Broadway: The Ensemblist podcast goes live onstage
What happens backstage on Broadway stays backstage on Broadway.
There’s nothing artists love more than to talk about their juiciest gossip, best tips and favorite memories. And when you take that trait all the way to the Great White Way, those chatterboxes aren’t just going to be dishing those details at the nearest pub on Ninth Avenue. They’re going to start a podcast.
At least, that’s what happened when Broadway veterans Mo Brady (“The Addams Family,” “SMASH”) and Nikka Graff Lanzarone (“Chicago,” “Women on the Verge of a Nervous Breakdown”) put their dulcet tones together and started broadcasting “The Ensemblist,” which looks at the inner workings of being a performer — from rehearsal to eight shows a week in Times Square.
Every two weeks, the new episode has a rotation of noteworthy guests speaking on a theme, like the complexity of taking on swing roles or what it’s like preparing for the Tony Awards.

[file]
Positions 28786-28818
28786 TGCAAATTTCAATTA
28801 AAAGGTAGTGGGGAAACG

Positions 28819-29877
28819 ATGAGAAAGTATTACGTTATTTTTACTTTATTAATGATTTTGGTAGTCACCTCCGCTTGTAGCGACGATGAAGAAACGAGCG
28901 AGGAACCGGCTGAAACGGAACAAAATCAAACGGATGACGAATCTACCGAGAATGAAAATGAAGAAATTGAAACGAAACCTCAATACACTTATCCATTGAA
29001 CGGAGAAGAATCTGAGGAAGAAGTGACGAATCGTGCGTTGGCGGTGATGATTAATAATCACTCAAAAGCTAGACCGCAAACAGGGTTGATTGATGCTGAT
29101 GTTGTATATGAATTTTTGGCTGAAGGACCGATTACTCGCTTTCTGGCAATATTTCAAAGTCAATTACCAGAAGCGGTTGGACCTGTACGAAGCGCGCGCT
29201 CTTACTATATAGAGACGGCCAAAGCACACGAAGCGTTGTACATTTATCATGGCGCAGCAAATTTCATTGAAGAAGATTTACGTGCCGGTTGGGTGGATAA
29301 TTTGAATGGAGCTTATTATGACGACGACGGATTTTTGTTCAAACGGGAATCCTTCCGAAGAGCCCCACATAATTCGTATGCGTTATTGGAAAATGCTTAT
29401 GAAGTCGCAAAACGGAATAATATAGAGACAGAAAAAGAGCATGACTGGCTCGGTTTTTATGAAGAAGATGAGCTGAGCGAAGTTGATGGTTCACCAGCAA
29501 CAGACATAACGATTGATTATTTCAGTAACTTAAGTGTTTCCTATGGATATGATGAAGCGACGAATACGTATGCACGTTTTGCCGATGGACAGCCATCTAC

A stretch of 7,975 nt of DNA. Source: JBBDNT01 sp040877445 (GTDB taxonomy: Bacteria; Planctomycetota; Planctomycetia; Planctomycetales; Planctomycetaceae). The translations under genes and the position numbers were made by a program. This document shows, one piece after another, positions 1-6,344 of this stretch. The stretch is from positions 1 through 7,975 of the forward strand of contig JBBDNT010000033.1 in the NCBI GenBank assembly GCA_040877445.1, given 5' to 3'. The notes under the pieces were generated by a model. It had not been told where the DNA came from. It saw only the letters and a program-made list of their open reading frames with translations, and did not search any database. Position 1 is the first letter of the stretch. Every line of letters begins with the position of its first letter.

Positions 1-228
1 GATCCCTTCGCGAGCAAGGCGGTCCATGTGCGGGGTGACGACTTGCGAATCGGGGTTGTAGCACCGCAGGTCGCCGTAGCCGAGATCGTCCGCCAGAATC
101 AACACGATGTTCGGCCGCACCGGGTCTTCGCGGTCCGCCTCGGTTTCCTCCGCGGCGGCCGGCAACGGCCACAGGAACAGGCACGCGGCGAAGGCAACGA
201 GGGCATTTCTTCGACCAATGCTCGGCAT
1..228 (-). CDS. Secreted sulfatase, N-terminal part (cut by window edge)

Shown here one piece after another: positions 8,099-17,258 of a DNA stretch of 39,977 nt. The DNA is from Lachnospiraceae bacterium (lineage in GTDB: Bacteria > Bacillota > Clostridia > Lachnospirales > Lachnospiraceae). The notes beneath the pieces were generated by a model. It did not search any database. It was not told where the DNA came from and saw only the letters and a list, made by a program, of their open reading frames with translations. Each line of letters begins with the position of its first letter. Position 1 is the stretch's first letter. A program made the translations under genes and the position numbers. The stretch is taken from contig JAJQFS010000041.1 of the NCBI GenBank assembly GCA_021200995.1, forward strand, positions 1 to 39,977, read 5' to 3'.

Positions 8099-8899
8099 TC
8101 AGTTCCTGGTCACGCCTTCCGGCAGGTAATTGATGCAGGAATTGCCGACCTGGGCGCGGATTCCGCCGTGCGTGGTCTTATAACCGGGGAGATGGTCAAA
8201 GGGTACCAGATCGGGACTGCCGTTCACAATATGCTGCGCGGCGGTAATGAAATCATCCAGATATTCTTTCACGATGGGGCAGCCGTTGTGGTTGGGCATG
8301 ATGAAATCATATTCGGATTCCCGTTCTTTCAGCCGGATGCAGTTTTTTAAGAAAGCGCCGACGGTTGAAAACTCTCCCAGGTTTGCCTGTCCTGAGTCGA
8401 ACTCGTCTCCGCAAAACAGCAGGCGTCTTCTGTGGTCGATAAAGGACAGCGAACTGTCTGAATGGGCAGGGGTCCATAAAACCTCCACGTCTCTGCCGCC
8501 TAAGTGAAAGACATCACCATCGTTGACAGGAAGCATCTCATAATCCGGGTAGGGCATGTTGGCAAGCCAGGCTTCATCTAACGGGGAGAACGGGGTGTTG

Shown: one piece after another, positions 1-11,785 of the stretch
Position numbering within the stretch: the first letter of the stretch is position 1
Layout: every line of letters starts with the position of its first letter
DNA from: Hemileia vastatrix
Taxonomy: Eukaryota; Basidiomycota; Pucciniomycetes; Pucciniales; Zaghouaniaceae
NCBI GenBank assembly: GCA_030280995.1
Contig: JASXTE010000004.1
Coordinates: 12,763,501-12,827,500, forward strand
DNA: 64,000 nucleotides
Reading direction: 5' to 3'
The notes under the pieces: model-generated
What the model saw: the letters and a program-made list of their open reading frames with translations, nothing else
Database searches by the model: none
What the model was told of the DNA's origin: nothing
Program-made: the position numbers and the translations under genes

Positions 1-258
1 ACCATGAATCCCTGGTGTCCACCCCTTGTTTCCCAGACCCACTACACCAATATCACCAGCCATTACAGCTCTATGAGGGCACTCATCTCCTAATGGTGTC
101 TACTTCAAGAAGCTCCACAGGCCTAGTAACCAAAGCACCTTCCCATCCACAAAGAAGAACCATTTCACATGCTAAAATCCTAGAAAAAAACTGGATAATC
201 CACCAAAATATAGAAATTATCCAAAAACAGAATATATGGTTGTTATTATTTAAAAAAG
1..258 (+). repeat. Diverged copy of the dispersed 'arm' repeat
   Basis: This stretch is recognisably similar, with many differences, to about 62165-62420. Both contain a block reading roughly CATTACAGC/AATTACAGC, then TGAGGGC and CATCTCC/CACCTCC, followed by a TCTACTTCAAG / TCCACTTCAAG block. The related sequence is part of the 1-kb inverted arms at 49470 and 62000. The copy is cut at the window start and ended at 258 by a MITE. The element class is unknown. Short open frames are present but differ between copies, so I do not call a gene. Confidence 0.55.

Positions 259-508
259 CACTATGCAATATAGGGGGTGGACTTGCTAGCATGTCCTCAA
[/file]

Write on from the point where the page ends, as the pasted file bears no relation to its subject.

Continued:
“‘The Ensemblist’ is for those who are passionate about Broadway,” says Brady. “Whether you’re a casual theater fan or an experienced professional, we think everyone can enjoy hearing from these artists.”
On Monday, they’ll be celebrating one year strong. And how else would they do it than by taking their act back to the stage? Join Brady and Lanzarone at the Birdland Jazz Club on June 16. They’ll be bringing along some talented friends: Ariana Debose, Rachel Bay Jones, Alysha Umphress, Daniel Watts, Jeff Pew and Luke Hawkins. There’s also going to be a special appearance by The Skivvies: Nick Cearley and Lauren Molina.
They plan to have a good mix of known names and rising stars, so that audience members will get a complete peek at the many ways you can work on Broadway. “Some of the guests, like Rachel Bay Jones, are established Broadway stars, but started out working in the ensemble,” Brady says. “Other guests, like Ariana Debose and Alysha Umprhess, have understudied many leading roles in Broadway ensembles, and are on the brink of playing leading parts.”
Telling it like it is, all of these artists will explain their best (and worst — and funniest — and most star-studded) experiences while performing on Broadway. Tickets are $25, and they’re available through Birdland Jazz Club’s website.